• How Success is defined: Success is often wrongly equated with material wealth and possessions—big homes, expensive cars, and sizable savings accounts. However, true success should be about meaningful impact and personal fulfilment. Achieving this kind of significance often requires taking time to rest and reflect on what truly matters in life.

  • The Constant Connectivity of Modern Life: The advent of electricity and the Internet has made it possible to stay connected and active around the clock. This perpetual connectivity makes it easy to prioritize work and online interactions over rest, pushing relaxation to the back burner.

  • The Addiction to Distraction: Our minds have grown accustomed to constant stimulation from emails, social media, and other digital platforms. This addiction to distraction makes it challenging to disconnect and truly rest, as our brains crave continuous engagement.

  • The Overwhelming Sense of Urgency: We are inundated with information and demands that create a constant sense of urgency. This overwhelming flow of tasks and notifications often leads us to prioritize immediate needs over important, long-term well-being, with rest being one of the first casualties.

  • The Incompatibility of Rest and Modern Pacing: Society today is obsessed with efficiency and quick results. We expect rapid outcomes in all areas of life, from fitness to cooking to photography. However, genuine rest cannot be expedited; it requires time, patience, and a commitment to slow down and allow the body and mind to recuperate fully.

  • Beyond Physical Rest: Rest is often misunderstood as merely physical relaxation. In reality, it encompasses mental, emotional, and spiritual rejuvenation. True rest involves recognizing that the world will continue without our constant input, allowing us to disconnect from work and focus on self-care and personal relationships. It’s about restoring balance to both body and soul.

People who do not prioritise rest are at risk of an emotional burnout, which could look like a permanent loss of energy, lack of motivation and interest, low concentration, and deterioration in cognitive abilities. Not to mention that burnout can lead to severe depression.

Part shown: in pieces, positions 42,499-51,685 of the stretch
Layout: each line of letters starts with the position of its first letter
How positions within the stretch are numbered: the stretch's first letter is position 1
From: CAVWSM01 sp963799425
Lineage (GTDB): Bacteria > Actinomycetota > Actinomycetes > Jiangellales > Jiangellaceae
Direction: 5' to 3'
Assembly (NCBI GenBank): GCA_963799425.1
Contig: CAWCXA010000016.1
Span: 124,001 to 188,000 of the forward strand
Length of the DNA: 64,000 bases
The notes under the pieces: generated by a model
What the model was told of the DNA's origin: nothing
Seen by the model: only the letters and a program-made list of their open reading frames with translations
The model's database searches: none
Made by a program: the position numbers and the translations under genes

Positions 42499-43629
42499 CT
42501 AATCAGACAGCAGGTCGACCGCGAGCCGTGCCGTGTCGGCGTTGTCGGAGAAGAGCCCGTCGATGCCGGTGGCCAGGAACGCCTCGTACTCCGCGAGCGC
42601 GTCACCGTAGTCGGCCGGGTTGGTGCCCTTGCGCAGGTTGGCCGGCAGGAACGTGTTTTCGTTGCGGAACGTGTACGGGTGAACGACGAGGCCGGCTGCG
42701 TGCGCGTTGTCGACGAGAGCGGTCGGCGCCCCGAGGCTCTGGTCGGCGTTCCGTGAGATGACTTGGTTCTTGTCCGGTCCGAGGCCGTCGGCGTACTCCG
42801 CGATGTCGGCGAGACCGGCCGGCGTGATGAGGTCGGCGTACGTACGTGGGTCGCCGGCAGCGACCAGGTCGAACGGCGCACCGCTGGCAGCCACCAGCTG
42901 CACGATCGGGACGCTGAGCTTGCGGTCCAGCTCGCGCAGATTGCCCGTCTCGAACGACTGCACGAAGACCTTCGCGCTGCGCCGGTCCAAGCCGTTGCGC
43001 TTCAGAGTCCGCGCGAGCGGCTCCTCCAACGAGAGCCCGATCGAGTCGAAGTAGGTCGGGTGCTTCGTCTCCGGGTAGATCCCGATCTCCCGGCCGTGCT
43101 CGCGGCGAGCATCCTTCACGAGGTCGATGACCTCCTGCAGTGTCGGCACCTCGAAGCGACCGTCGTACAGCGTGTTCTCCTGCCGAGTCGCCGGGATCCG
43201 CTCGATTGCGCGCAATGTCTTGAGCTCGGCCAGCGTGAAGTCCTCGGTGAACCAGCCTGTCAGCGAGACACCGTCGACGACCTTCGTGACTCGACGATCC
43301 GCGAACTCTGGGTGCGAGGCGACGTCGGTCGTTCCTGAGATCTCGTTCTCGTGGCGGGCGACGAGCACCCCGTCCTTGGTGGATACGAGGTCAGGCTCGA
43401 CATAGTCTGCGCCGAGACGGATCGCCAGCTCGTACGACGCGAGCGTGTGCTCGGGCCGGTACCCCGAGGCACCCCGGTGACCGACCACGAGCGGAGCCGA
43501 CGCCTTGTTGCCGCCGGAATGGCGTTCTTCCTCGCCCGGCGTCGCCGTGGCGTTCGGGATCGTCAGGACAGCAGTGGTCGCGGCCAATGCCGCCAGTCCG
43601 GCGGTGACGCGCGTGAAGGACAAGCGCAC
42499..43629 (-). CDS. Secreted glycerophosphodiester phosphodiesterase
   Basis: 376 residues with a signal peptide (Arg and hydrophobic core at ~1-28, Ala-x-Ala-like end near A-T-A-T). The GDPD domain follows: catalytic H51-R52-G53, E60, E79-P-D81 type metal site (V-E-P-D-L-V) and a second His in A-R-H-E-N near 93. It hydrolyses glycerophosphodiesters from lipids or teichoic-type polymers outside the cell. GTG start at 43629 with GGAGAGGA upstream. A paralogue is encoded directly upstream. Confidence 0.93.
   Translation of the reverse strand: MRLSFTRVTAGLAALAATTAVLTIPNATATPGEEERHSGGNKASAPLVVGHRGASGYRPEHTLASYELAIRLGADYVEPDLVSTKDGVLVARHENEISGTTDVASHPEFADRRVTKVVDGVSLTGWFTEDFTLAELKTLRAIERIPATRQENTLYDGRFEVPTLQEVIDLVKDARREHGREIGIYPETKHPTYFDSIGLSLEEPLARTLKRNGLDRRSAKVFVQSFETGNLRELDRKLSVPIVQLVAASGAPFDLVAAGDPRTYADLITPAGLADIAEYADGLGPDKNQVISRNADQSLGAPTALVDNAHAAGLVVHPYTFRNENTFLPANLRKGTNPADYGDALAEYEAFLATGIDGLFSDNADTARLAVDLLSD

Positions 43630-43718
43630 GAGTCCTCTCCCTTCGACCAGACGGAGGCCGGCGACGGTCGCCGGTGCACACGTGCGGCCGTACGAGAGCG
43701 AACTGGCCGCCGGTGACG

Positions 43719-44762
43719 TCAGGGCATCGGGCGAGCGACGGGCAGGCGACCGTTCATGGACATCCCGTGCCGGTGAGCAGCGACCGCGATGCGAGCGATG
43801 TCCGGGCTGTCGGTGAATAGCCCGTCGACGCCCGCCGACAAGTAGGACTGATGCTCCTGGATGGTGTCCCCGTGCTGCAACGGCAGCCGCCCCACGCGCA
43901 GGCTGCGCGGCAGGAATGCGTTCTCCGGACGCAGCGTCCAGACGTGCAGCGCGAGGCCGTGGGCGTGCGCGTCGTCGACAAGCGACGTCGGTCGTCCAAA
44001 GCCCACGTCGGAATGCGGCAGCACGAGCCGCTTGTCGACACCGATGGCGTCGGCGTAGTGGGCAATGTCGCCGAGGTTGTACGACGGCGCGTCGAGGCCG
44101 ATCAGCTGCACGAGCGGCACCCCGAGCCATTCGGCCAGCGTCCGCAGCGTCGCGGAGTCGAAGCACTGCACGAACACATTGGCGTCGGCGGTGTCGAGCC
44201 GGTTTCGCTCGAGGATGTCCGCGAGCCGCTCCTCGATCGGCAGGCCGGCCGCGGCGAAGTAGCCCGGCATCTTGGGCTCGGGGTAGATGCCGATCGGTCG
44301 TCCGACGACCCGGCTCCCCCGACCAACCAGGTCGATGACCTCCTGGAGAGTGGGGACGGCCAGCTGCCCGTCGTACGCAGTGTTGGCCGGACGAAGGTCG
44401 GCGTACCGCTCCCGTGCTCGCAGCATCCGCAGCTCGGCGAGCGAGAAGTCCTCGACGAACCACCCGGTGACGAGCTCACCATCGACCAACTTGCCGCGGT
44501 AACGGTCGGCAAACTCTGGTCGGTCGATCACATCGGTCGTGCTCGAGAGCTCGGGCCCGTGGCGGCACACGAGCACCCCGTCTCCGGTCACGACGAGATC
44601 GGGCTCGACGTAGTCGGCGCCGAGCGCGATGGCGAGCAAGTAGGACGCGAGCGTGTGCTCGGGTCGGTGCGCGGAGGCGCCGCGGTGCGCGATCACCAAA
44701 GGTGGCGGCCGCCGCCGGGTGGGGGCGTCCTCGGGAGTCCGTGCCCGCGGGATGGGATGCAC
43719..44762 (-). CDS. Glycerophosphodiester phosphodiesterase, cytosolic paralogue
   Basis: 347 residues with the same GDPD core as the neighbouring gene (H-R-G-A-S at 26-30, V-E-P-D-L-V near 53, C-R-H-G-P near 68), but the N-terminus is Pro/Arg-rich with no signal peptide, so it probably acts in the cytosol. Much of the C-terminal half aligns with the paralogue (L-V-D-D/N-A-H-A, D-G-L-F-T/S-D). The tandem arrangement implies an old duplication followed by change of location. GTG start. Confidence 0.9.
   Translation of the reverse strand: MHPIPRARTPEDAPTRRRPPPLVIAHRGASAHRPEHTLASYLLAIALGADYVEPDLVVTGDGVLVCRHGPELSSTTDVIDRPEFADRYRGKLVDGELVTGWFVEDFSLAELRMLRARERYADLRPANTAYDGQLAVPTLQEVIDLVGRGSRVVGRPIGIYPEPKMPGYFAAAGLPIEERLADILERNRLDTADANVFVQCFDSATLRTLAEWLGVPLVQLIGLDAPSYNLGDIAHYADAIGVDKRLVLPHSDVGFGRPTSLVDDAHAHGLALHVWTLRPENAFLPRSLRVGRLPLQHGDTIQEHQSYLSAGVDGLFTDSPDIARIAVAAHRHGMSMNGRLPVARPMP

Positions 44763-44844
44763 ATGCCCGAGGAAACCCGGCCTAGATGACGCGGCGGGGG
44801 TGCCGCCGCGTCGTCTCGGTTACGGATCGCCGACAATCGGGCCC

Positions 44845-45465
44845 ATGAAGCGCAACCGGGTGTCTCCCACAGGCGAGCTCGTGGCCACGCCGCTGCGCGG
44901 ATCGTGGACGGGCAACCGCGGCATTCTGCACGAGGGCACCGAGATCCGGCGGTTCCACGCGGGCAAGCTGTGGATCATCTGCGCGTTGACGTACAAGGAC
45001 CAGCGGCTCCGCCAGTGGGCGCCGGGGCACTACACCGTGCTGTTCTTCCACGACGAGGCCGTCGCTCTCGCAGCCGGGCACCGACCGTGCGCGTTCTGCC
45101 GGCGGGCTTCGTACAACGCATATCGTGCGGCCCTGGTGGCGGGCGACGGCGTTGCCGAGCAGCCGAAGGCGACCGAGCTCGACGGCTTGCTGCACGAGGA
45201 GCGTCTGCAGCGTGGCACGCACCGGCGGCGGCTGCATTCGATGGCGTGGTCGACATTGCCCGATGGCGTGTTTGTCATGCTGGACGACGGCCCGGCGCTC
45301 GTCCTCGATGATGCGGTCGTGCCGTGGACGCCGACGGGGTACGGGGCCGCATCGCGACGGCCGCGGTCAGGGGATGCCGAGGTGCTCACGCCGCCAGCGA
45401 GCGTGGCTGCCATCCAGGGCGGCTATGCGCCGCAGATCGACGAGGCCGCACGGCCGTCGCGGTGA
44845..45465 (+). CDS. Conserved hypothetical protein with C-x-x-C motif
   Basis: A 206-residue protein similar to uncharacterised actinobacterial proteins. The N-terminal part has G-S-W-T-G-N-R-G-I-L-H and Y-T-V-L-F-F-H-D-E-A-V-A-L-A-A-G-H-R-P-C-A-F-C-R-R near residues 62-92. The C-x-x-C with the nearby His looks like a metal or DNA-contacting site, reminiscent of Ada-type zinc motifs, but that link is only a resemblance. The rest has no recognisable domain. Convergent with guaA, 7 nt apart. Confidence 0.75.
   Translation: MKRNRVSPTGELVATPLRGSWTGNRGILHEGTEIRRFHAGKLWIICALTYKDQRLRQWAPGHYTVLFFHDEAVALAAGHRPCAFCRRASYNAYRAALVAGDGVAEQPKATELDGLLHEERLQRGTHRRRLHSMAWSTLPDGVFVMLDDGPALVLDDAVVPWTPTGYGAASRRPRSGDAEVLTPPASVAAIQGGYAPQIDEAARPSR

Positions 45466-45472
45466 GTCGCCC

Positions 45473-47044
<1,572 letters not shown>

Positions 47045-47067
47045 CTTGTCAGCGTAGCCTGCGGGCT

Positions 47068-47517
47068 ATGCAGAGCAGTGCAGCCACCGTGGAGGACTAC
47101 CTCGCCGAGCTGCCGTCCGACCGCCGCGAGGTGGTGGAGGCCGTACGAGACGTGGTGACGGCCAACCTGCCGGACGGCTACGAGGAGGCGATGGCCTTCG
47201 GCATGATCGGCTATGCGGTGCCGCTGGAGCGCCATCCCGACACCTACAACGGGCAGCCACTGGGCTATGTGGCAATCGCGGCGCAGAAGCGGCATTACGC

Why Employers Should Prioritize Rest for Employees

Employers play a crucial role in ensuring their employees get enough rest so that their business does not end up in the hands of unproductive, unhappy and passive workers., Here’s why it’s beneficial for both the employer and the employee:

  1. Reduced Burnout: Encouraging rest and relaxation can help prevent burnout, which is a growing issue in many workplaces. Employees who are well-rested are more engaged, motivated, and productive.

  2. Lower Absenteeism: Well-rested employees are less likely to take sick days, reducing absenteeism and associated costs for the company.

  3. Enhanced Performance: Employees who take regular breaks and rest are more likely to perform at their best, leading to higher quality work and better outcomes for the business.

  4. Improved Workplace Morale: A culture that values rest can lead to higher employee satisfaction and morale, fostering a positive work environment and reducing turnover rates.

Building Restful Habits Through Reflexology and Complementary Therapies

Regular reflexology and other complementary therapies are excellent ways to incorporate rest into your routine. Here are some suggestions, which just happen to be available from my own treatment menu:

·    Reflexology: This therapeutic practice involves applying pressure to specific points on the feet, hands, or ears. It can help reduce stress, improve circulation, and promote relaxation, making it an effective way to encourage restful habits.

·    Reiki: This energy healing practice helps balance the body’s energy, promoting deep relaxation and reducing stress.

·    Aromatherapy: The use of essential oils can create a calming environment, helping to reduce anxiety and improve sleep quality.

·    Massage Therapy: Techniques such as hot lava shell massage and Indian head massage can help relieve muscle tension, improve circulation, and promote overall relaxation.

·    Hopi Ear Candles: This practice can help reduce stress and promote a sense of calm, making it easier to rest and relax.

Incorporating these therapies into your routine can help you build habits that prioritise rest and relaxation, leading to a healthier, more balanced life.

To conclude rest is a vital component of a healthy lifestyle, offering numerous benefits for mental, physical, and emotional well-being. Employers should recognise the importance of rest and create environments that support it. As individuals, we need to challenge societal stigmas and prioritise rest for our health and happiness.

By embracing rest, we can achieve greater balance, productivity, and overall well-being.